Maybe You Just Don't Know How To Be Happy?
“We either make ourselves miserable, or we make ourselves strong. The amount of work is the same.”
Here’s a confronting question – Maybe you just don’t know how to be happy? – Ouch!
There’s such an amazing amount of research into happiness that you’d think all of us should be mind blowingly happy all of the time – but alas that is just not so. Depression and suicide lurk in the background of many situations. Even celebrities and star sports people seem to be afflicted by unhappiness and existential angst that can lead to bad outcomes. What’s sad is that often we don’t learn the truth until it’s too late – which of course feeds the cynicism that says that all the smiles and laughs are just a put on.
I’d bet most of us too would say that if we suddenly found ourselves in the lap of luxury or the face of fame we would be gloriously happy but the truth can be far from this. You see happiness appears to be more about habit than many other things.
Let me ask you this – Who do you know who is really happy? And what does happiness actually look like to you? See most of us tend to focus on the getting of things – unfortunately this is a consequence of the utilitarian paradigm under which we live. We can focus on getting a nice big house, buying a new car, even obsessing about all the little toys and trinkets that some say we need to live successfully in our modern world. But does the receipt of the latest iPhone make you happy? Does buying a new outfit make you happy? Does buying a new car make you happy? Maybe but only for a little while – just until the aura has worn off then it’s onto the next fix.
The problem with obsessing about things is that whilst you are striving for the achievement of those things you are not really living in the present moment and so what drives you on is the focus on the outcome. As soon as you get to the outcome you lose what you have been striving for and so instead of feeling deep satisfaction often what you feel inside is emptiness – until of course you find something else to strive for and then it’s back onto the treadmill again.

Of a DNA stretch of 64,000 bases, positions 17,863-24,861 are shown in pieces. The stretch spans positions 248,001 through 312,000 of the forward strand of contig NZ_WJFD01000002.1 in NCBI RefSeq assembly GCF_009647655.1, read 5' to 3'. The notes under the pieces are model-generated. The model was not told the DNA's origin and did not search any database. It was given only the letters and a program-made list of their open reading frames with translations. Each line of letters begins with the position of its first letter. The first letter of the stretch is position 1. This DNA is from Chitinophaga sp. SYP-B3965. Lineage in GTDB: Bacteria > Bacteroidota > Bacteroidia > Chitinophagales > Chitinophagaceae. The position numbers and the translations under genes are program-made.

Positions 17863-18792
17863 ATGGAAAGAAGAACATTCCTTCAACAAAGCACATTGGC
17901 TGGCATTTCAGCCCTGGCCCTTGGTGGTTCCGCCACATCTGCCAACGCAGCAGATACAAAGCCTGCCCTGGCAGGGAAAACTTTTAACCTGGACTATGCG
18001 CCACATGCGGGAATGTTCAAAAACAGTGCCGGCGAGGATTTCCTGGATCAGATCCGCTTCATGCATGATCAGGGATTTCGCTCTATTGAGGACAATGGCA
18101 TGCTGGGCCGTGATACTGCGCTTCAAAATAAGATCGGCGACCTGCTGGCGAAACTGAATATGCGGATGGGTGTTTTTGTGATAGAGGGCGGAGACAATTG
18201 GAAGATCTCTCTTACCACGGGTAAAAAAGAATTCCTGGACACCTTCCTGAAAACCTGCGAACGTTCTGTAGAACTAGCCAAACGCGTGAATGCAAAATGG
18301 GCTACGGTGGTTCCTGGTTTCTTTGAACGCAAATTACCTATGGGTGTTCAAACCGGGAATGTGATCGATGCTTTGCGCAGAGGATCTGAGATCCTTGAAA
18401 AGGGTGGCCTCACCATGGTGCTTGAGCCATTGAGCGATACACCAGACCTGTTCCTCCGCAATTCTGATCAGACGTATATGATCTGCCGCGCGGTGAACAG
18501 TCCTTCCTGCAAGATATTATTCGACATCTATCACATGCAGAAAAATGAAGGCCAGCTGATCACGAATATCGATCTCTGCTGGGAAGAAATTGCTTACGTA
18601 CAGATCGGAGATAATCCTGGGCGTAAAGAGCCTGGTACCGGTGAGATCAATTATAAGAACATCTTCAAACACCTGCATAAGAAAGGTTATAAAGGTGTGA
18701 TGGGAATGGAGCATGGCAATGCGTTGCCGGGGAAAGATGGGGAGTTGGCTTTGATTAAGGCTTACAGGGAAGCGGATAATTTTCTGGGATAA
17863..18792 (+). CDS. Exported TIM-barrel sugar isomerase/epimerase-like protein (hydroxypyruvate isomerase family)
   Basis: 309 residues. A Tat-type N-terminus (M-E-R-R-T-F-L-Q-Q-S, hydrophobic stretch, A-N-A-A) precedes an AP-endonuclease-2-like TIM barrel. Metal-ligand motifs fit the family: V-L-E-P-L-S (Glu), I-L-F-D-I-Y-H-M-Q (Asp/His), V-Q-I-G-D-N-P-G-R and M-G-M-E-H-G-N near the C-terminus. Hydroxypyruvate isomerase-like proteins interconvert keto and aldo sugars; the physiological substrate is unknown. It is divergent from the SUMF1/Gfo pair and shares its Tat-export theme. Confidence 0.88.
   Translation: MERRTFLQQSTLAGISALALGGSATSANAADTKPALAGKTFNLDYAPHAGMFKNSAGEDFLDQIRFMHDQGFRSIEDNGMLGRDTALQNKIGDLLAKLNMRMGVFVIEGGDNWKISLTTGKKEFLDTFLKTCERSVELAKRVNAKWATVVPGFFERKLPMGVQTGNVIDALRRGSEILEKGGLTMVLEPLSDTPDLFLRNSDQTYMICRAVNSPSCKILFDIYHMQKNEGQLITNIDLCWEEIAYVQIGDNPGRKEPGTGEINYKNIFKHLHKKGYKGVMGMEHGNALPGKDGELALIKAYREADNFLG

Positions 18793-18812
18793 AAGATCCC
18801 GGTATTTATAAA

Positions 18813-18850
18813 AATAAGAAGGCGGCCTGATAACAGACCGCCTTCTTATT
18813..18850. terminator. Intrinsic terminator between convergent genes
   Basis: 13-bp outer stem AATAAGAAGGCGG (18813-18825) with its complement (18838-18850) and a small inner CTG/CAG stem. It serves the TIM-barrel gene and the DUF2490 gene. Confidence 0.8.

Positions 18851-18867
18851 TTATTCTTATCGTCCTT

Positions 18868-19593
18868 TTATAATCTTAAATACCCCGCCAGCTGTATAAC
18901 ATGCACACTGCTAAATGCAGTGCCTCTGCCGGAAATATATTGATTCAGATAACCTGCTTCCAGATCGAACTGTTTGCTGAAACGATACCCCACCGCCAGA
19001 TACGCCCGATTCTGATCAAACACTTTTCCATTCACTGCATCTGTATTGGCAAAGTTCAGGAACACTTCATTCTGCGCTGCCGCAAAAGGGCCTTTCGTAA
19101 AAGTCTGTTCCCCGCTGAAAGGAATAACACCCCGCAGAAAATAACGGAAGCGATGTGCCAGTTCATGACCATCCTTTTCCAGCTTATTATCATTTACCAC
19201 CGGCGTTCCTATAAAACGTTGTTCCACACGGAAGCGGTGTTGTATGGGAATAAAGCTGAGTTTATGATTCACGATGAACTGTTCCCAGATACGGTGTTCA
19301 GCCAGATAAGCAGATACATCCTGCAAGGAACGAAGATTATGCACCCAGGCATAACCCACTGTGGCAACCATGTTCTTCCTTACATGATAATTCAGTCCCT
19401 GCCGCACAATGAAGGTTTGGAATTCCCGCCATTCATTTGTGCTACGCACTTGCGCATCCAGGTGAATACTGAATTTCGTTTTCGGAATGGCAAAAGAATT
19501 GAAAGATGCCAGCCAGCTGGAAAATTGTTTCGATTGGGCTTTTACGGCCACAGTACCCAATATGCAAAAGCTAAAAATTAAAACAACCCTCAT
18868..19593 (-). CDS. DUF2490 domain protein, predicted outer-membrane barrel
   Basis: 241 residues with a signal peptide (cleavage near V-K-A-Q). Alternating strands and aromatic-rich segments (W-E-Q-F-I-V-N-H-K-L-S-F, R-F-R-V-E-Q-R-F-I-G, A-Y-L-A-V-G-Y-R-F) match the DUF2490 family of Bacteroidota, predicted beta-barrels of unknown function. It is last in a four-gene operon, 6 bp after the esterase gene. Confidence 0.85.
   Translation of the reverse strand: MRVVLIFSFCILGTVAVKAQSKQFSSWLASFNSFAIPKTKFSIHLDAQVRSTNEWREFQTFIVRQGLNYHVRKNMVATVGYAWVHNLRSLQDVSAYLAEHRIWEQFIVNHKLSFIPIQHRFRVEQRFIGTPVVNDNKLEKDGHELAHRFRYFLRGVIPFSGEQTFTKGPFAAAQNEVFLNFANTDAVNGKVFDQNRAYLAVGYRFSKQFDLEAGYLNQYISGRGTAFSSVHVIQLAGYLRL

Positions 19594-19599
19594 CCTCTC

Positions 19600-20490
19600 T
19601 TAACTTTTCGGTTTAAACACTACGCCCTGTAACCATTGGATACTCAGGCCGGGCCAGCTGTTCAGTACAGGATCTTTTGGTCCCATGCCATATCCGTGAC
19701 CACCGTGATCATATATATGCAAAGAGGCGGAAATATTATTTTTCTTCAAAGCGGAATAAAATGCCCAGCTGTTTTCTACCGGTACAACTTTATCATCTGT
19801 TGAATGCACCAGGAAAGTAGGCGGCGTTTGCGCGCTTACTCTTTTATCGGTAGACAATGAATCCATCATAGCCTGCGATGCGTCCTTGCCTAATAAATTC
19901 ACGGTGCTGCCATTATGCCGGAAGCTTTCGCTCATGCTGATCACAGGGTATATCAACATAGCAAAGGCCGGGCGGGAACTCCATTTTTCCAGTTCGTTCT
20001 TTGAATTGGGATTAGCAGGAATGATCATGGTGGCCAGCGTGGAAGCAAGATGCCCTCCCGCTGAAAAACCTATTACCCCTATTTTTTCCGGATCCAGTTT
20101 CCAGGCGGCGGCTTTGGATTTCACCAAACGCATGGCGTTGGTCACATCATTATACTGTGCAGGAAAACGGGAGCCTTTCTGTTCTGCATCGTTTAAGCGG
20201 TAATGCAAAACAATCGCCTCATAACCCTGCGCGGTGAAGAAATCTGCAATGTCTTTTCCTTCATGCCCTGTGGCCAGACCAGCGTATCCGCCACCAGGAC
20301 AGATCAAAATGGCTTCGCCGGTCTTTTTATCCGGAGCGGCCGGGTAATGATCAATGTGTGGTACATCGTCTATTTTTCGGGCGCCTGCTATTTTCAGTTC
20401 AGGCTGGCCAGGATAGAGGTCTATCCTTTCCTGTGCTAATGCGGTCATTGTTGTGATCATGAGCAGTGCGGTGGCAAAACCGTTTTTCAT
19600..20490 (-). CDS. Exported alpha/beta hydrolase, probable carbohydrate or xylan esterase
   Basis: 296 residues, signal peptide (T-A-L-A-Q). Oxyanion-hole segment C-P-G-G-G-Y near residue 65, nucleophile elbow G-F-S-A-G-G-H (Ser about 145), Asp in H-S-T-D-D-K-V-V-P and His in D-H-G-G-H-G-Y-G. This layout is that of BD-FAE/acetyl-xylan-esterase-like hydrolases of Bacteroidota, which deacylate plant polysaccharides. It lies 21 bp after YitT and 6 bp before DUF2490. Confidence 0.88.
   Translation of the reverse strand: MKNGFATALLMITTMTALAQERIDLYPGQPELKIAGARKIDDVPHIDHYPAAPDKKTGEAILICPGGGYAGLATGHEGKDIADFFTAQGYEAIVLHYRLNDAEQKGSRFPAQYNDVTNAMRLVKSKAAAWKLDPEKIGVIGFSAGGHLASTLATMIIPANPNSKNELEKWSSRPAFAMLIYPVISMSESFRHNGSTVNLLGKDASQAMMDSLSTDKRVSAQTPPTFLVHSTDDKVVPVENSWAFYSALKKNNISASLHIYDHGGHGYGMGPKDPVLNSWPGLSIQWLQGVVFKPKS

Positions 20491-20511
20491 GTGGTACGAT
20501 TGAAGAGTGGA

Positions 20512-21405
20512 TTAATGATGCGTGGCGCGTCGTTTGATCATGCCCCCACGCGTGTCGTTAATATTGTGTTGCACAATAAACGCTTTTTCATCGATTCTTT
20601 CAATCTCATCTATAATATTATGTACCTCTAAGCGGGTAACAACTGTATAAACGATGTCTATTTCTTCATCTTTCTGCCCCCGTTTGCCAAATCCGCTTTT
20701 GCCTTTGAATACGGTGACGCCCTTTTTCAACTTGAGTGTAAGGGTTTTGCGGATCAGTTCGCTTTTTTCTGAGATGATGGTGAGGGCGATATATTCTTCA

So – happiness as a habit. What have you habitually learned to be? Were your parents happy and did they bring you up to focus on the good things in life and be grateful, never wasting moment to complain or whine about anything? Or did they struggle and did they tell you that life was a struggle? Did you learn to struggle? Did you learn to focus on the struggle? As you have grown older does your conversation with others focus on struggle? Do you complain habitually about your day, your boss, the bad drivers on the road, the silly politicians, your lack of money, the lack of love in your life, the annoying people you had to serve at work? Does your struggle then become your justification for behaving badly, treating others badly, using drugs or alcohol to escape from your life?
I bet you think that – if only x would happen then I could be happy but since x hasn’t happened I can’t be happy so I won’t even try… where x could be winning the lotto, finding love, getting a new job etc
But is this true? Research into lotto winners finds that if you are poor when you win the lotto your chances of becoming poor again are very high. Waiting for something to happen before you can step up to the plate so to speak just doesn’t work.
So – back to the question – Maybe you just don’t know how to be happy?
Maybe you have been enduring a long drawn out conflict of some sort which has given you ample justification for bitching and moaning about life – and paradoxically – ample justification for washing your sorrows away with whatever form of sorrow solvent you can find. And – of course – it will attract to you people who will delight in hearing about your woes as it makes their woes feel better – all of which becomes a habit.
Happy people do some very specific things to habitually make themselves happy. First, they take responsivity for their own happiness – waiting for someone else to do something is entirely disempowering. They understand that happiness is holistic – it needs management of the physical, emotional, spiritual, material and mental self. Next they manage their focus – choosing to remember the good stuff and doing their best to let go of the bad stuff – this is the challenge of the remembering self versus the experiencing self. Then they manage the story they tell themselves about life’s events – this is positive psychology a la Martin Seligman – and the difference between being an optimist and a pessimist. Finally they do their best to get into flow – this is a state where you are able to lose yourself in what you are doing – doesn’t matter what you just need to be so into something that it allows for you to escape yourself. And all of this needs to be done habitually and repeatedly to feed into a happiness habit that will survive the harshest of existential storms.
So – again – Do you know how to be happy? Do you know what it looks like and feels like? Do you know what you need to do repeatedly and habitually to make that happen? If so, are you doing it? If not, why not?
In peace and love always.